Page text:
As with all things- I changed and so did the landscape of macaroni and cheese in America. I'm not sure my sister, who are a generation younger than I, have ever seen macaroni and cheese out of a blue box. Food tastes in America have changed drastically over the past 20 years as we have become more socially, organically and economically aware. My sisters now crave Annie's mac and cheese in fun Arthur the Aardvark shapes. I, on the other hand, have come to find out that macaroni and cheese comes in all shapes and sizes and, with the discovery of my gluten allergy, in pasta not made with wheat flour but rather rice, quinoa and other exotic grain flours.
When I first found out I couldn't eat pasta I had a bit of a breakdown- my diet was mostly pasta based. So instead of trying to find alternative ways to cook I looked to directly substitute what I had already been eating- sometimes with great success and other times with some difficulty. Luckily for me there are many gluten free alternatives to the “American classic” of macaroni and cheese. In the two years since I discovered wheat was a memory of the past I have expanding my cooking talents and culinary tastes, but there are days when I still just want to whip up a quick box of mac and cheese! Where did this nationwide obsession with mac and cheese that I inherited come from and why was it so important that I replace it in my new gluten free diet?
Many food historians credit Mary Randolph, Thomas Jefferson's daughter, with inventing a macaroni and parmesan dish that serves as a forefather to our current pasta and cheddar dish. More than likely Jefferson himself brought the dish back after his travels in Italy. Then, in 1937 amid economic troubles and war, Kraft macaroni and cheese sold a record 8 million boxed dinners. During World War Two the popularity of Kraft macaroni soared tenfold and proved to be a filling meat substitute that was also affordable- costing families only one ration coupon per box. Now Kraft dominates the macaroni and cheese aisle with dozens of different types of products including Macaroni and Cheese Deluxe, Back to Nature Macaroni and Cheese, Bistro Deluxe Creamy Portabello Mushroom, Easy Mac (a college freshman staple) and Original Macaroni and Cheese available in various shapes including Spider Man, Scooby Doo and Sponge Bob Square Pants.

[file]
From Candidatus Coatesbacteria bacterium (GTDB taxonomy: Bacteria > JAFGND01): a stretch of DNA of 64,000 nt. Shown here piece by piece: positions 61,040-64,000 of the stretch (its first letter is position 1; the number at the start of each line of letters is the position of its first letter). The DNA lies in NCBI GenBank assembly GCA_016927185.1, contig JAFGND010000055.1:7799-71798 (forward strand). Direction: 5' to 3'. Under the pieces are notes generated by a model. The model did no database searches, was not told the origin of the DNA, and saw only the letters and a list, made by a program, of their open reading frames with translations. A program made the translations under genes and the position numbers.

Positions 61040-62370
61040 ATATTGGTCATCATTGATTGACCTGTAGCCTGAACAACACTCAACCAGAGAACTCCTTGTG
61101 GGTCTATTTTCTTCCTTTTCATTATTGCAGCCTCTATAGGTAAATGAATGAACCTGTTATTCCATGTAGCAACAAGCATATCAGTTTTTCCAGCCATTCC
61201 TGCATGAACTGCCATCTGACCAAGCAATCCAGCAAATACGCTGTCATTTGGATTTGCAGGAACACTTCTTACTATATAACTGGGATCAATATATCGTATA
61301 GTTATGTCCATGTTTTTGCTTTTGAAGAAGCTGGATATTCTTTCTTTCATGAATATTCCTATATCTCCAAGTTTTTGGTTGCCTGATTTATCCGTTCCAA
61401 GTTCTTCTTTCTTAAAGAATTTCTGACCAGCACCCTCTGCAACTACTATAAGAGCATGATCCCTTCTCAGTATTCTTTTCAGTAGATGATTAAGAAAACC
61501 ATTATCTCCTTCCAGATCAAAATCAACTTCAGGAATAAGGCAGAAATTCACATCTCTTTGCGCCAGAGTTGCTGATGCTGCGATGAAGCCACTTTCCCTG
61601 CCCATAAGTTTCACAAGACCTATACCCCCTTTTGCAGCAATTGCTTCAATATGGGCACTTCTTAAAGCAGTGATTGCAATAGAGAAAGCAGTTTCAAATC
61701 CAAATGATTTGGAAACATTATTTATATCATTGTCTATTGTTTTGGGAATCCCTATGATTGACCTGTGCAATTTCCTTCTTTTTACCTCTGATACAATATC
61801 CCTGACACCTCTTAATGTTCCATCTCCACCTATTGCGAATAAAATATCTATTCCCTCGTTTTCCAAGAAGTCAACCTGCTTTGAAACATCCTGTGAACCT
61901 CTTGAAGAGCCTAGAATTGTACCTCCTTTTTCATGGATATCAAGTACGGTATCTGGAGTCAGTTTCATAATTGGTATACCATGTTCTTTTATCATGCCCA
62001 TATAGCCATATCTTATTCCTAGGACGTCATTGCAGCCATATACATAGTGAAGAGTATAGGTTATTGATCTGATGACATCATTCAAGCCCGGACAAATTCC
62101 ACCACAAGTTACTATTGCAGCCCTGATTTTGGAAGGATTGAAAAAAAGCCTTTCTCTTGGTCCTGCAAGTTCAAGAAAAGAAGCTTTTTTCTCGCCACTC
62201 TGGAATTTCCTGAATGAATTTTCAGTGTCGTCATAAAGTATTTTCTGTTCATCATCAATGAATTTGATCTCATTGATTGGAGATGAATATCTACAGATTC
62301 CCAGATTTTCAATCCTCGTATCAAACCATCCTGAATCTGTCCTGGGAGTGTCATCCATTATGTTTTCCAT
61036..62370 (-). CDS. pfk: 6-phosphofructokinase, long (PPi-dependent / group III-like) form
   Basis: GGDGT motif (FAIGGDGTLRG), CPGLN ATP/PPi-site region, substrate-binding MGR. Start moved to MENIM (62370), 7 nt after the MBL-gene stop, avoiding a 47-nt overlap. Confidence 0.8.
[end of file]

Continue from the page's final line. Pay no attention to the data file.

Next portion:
Macaroni and Cheese has also played a big role in African- American kitchens throughout American culinary history. Joseph C Phillips, an actor based in Los Angeles, commented on the importance of macaroni and cheese in his life on the NPR show “News and Notes”. He describes becoming enraged when he saw his children were eating “powdered orange gook” (the same gook I loved as a suburban child in the 80s and 90s). He describes good macaroni and cheese dishes as “elbow macaroni with creamy custard like cheddar cheese sauce covered with a crusty layer of cheese and butter and breadcrumbs”. That sounds a heck of a lot better than the “powdered orange gook” of my childhood. Mom- what were you doing to me? Didn't you love me? Or did you love my low cholesterol more?